Leland C. Smith was born in Oakland, California in 1925. He began composing in 1938 and first studied with Darius Milhaud at age 15. He did some dance band work, and then served in a Navy band (and combo) for two and a half years. He studied with Sessions in Berkeley, where he served as his assistant, and received his B.A. and M.A. from the University of California in 1948. He attended the Paris Conservatory from 1948-1949 and returned to California in 1950. Smith played the bassoon and clarinet with the San Francisco Opera and Symphony. His first teaching position was at Mills College from 1951-1952, then at the University of Chicago for 6 years. He also played with the Chicago Opera and Symphony. He returned to California to teach at Stanford in 1958.
[from Sibelius Blog:] Smith was a pioneering computer programmer who made lasting contributions to music’s digital age with his music input system, music typesetting research and computer music. In 1970 Smith turned his attention to computerized music typography, and in 1979 he published the first book on music ever produced completely by the computer.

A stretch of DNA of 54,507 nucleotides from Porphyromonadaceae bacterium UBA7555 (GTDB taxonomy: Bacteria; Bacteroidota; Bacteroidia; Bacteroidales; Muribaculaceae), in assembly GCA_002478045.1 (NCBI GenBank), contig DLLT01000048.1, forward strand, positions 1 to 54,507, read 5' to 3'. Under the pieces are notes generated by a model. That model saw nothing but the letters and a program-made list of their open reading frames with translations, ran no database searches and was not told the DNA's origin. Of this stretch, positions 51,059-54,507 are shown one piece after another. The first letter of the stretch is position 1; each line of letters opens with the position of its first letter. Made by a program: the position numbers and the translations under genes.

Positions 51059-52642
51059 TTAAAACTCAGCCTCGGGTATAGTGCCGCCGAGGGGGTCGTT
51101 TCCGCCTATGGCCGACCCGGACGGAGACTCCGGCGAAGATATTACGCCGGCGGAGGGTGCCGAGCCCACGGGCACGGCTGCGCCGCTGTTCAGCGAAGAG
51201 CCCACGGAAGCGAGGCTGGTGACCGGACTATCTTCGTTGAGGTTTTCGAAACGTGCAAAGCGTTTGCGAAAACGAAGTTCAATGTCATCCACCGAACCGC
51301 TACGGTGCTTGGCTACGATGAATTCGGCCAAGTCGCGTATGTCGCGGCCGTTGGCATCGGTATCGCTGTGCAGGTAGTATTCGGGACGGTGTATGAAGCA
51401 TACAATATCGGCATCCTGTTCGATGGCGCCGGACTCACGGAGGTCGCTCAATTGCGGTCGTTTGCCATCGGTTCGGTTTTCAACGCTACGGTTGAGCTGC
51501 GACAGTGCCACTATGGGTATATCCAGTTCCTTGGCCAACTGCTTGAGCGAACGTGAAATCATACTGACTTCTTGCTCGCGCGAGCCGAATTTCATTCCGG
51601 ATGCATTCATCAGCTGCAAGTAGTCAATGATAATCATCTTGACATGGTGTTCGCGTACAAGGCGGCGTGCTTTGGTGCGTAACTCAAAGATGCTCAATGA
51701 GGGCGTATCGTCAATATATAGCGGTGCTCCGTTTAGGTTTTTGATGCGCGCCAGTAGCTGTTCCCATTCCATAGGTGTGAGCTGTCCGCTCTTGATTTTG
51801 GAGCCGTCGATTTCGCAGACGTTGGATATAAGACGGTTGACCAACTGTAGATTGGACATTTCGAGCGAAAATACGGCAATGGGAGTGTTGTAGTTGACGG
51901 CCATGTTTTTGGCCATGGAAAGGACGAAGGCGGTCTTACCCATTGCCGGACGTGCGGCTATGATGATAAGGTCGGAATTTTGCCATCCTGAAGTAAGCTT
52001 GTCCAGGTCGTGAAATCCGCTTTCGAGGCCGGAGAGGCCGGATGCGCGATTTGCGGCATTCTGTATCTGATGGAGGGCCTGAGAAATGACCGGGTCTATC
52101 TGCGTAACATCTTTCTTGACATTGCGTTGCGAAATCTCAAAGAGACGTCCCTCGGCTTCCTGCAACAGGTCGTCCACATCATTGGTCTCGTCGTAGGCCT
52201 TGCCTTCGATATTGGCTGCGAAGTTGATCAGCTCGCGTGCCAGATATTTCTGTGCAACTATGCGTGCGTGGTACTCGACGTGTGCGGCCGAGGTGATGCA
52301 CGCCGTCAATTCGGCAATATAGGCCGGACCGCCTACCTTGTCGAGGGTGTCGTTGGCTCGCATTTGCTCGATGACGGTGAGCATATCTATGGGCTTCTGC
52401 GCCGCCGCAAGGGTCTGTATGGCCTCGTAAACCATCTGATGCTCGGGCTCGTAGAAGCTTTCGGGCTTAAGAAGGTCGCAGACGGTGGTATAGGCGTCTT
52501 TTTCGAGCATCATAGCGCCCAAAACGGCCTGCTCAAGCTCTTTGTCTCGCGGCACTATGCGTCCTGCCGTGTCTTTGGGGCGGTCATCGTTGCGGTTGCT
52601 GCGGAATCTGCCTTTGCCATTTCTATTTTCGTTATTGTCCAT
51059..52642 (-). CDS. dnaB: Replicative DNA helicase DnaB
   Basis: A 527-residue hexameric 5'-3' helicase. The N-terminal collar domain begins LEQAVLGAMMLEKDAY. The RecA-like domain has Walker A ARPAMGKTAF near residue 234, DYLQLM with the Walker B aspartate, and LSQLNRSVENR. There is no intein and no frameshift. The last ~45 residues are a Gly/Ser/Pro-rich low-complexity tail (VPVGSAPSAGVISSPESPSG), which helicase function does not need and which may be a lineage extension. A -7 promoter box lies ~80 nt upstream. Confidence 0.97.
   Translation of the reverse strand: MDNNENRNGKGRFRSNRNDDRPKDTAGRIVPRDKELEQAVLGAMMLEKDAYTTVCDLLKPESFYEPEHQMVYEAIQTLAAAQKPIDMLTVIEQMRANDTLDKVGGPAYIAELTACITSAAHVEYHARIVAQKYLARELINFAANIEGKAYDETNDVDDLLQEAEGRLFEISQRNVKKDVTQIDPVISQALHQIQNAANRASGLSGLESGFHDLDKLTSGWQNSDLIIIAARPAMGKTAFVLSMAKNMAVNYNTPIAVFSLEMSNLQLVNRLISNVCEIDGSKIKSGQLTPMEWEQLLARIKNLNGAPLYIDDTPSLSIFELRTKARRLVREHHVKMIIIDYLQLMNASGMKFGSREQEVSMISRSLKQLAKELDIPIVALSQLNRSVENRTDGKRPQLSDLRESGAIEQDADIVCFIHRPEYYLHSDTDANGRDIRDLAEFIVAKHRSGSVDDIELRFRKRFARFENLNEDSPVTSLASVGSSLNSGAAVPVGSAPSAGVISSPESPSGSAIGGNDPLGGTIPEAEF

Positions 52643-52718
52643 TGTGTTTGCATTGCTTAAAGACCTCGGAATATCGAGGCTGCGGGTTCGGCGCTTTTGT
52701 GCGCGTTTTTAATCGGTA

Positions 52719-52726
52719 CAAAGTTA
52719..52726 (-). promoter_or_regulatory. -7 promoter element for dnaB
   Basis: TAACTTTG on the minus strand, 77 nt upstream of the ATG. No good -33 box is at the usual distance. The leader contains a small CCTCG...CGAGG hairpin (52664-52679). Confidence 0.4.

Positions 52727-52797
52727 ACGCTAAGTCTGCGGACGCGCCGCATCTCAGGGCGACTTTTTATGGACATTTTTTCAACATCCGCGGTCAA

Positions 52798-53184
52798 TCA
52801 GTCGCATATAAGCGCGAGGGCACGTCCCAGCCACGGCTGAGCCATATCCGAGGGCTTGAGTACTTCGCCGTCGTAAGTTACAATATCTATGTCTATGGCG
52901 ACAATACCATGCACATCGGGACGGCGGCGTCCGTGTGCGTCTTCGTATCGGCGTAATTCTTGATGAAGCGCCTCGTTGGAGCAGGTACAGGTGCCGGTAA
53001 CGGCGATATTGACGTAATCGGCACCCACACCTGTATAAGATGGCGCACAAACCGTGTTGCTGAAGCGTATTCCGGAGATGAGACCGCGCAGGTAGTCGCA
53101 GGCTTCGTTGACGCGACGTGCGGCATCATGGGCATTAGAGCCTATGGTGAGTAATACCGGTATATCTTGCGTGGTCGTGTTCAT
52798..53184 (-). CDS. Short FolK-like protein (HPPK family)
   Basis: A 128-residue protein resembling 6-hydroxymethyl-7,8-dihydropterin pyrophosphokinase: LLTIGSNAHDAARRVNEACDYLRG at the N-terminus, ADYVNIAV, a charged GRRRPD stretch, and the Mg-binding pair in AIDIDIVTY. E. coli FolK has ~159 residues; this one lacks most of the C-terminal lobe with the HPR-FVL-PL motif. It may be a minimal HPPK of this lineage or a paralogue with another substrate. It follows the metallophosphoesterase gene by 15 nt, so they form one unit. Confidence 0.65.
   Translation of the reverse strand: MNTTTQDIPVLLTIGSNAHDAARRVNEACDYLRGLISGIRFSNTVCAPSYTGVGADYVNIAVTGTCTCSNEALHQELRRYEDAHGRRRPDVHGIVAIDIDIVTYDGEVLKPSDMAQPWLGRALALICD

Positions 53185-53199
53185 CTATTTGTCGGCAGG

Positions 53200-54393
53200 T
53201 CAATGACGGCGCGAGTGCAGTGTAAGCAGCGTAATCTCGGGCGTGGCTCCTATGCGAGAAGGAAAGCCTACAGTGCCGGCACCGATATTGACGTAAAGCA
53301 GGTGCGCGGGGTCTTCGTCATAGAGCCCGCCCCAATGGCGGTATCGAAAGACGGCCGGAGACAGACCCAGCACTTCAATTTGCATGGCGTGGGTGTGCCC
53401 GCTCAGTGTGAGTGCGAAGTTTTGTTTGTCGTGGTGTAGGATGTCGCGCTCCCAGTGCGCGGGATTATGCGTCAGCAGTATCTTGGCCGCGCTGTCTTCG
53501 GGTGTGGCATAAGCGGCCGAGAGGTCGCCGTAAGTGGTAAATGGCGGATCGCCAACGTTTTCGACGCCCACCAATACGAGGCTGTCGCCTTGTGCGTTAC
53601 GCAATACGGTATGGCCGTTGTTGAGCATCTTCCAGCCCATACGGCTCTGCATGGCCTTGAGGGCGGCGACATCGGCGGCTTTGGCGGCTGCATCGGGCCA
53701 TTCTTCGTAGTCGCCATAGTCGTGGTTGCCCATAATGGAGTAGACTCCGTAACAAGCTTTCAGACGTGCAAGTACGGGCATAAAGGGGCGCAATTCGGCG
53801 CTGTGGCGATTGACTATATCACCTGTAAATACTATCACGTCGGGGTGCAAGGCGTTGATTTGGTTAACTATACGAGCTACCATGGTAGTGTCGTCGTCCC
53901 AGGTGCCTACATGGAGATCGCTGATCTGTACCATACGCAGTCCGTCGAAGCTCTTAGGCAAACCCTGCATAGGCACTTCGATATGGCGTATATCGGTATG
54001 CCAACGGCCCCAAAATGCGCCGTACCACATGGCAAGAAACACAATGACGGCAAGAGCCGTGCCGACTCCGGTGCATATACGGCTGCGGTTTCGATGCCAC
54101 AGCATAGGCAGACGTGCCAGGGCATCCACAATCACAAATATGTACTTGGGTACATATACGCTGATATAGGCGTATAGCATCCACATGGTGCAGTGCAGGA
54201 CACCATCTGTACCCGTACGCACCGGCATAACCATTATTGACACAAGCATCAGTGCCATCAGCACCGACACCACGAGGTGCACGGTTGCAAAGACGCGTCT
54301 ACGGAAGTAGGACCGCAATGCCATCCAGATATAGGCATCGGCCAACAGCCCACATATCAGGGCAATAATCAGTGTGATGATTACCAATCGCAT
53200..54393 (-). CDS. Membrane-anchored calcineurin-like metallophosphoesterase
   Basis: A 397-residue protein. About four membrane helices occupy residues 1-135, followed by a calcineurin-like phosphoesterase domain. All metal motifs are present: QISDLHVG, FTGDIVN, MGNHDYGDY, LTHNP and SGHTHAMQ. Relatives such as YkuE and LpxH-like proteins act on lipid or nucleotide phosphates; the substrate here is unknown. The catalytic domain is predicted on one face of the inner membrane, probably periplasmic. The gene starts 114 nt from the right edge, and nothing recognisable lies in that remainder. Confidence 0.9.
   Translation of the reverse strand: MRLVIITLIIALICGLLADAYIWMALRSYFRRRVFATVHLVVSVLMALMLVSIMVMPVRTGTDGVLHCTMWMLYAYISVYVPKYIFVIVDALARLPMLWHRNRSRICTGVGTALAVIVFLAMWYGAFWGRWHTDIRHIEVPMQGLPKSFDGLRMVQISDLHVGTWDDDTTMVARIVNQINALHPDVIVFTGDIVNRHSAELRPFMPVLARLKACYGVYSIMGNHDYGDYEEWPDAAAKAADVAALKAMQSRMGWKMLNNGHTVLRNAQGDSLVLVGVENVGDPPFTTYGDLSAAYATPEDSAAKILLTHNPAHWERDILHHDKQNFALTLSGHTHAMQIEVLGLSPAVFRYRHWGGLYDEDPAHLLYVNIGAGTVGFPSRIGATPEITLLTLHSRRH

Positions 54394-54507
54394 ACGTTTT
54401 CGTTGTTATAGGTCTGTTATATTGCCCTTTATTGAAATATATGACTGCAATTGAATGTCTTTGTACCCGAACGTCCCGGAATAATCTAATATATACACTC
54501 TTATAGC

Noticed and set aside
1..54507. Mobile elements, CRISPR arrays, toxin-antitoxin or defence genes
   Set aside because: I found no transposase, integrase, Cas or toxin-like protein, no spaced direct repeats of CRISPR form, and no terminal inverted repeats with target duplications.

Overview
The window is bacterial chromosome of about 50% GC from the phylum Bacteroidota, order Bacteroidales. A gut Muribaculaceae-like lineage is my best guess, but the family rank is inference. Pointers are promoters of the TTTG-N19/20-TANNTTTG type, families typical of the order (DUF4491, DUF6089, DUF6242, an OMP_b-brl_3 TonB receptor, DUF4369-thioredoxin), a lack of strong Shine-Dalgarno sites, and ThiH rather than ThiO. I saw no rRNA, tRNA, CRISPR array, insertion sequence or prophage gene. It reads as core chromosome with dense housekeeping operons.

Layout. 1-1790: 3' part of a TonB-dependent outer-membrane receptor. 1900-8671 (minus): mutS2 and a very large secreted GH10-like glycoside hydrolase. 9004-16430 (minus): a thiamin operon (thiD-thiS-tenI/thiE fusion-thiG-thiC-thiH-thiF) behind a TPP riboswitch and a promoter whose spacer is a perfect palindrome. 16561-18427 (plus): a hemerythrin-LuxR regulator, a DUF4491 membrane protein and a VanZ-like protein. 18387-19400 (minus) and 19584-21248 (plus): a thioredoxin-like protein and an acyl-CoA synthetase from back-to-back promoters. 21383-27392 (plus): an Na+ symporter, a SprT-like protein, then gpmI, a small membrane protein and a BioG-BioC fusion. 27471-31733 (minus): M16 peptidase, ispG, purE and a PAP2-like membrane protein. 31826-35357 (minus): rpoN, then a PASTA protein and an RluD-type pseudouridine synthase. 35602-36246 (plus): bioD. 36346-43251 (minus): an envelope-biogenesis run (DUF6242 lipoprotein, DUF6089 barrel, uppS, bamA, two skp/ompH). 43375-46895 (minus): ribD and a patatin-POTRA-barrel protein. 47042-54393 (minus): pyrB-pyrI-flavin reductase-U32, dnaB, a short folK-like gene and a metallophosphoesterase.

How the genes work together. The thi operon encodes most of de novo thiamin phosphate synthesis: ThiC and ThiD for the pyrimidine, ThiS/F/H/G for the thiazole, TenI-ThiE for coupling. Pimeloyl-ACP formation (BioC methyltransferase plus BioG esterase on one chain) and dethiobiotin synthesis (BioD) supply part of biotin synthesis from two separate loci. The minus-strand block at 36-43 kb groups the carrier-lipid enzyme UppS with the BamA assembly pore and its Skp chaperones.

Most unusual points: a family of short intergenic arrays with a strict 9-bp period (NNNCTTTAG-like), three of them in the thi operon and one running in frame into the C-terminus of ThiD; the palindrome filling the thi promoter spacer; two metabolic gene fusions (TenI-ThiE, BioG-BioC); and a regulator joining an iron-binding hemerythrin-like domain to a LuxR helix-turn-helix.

The SCORE music typography system was released in 1986 as the outgrowth of Smith’s work, and over the course of the 1980s and 1990s it became the first music software embraced by leading music publishers. Written in FORTRAN for the DOS operating system, SCORE was suited to professionals accustomed to engraving music with a precise level of manual control. Later, even as programs like Finale and Sibelius began to gain broad consumer acceptance, SCORE maintained a dedicated following of users who continue to produce high-quality work with it to this day.
Leland Smith, creator of SCORE, the first commercially available music notation program, died on December 17th, 2013 at his home in Palo Alto, California. He was 88 years old.